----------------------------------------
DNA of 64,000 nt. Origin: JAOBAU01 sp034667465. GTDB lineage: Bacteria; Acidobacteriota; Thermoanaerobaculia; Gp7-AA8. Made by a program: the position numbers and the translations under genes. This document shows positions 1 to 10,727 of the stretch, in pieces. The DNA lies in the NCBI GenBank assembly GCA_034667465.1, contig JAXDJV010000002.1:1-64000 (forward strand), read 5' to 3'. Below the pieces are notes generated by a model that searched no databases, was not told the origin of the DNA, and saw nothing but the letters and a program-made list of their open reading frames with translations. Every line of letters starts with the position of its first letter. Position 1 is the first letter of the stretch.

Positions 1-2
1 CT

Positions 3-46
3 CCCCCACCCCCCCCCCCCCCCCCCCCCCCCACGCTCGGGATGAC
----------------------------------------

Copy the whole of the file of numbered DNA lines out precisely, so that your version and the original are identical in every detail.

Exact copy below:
DNA of 64,000 nt. Origin: JAOBAU01 sp034667465. GTDB lineage: Bacteria; Acidobacteriota; Thermoanaerobaculia; Gp7-AA8. Made by a program: the position numbers and the translations under genes. This document shows positions 1 to 10,727 of the stretch, in pieces. The DNA lies in the NCBI GenBank assembly GCA_034667465.1, contig JAXDJV010000002.1:1-64000 (forward strand), read 5' to 3'. Below the pieces are notes generated by a model that searched no databases, was not told the origin of the DNA, and saw nothing but the letters and a program-made list of their open reading frames with translations. Every line of letters starts with the position of its first letter. Position 1 is the first letter of the stretch.

Positions 1-2
1 CT

Positions 3-46
3 CCCCCACCCCCCCCCCCCCCCCCCCCCCCCACGCTCGGGATGAC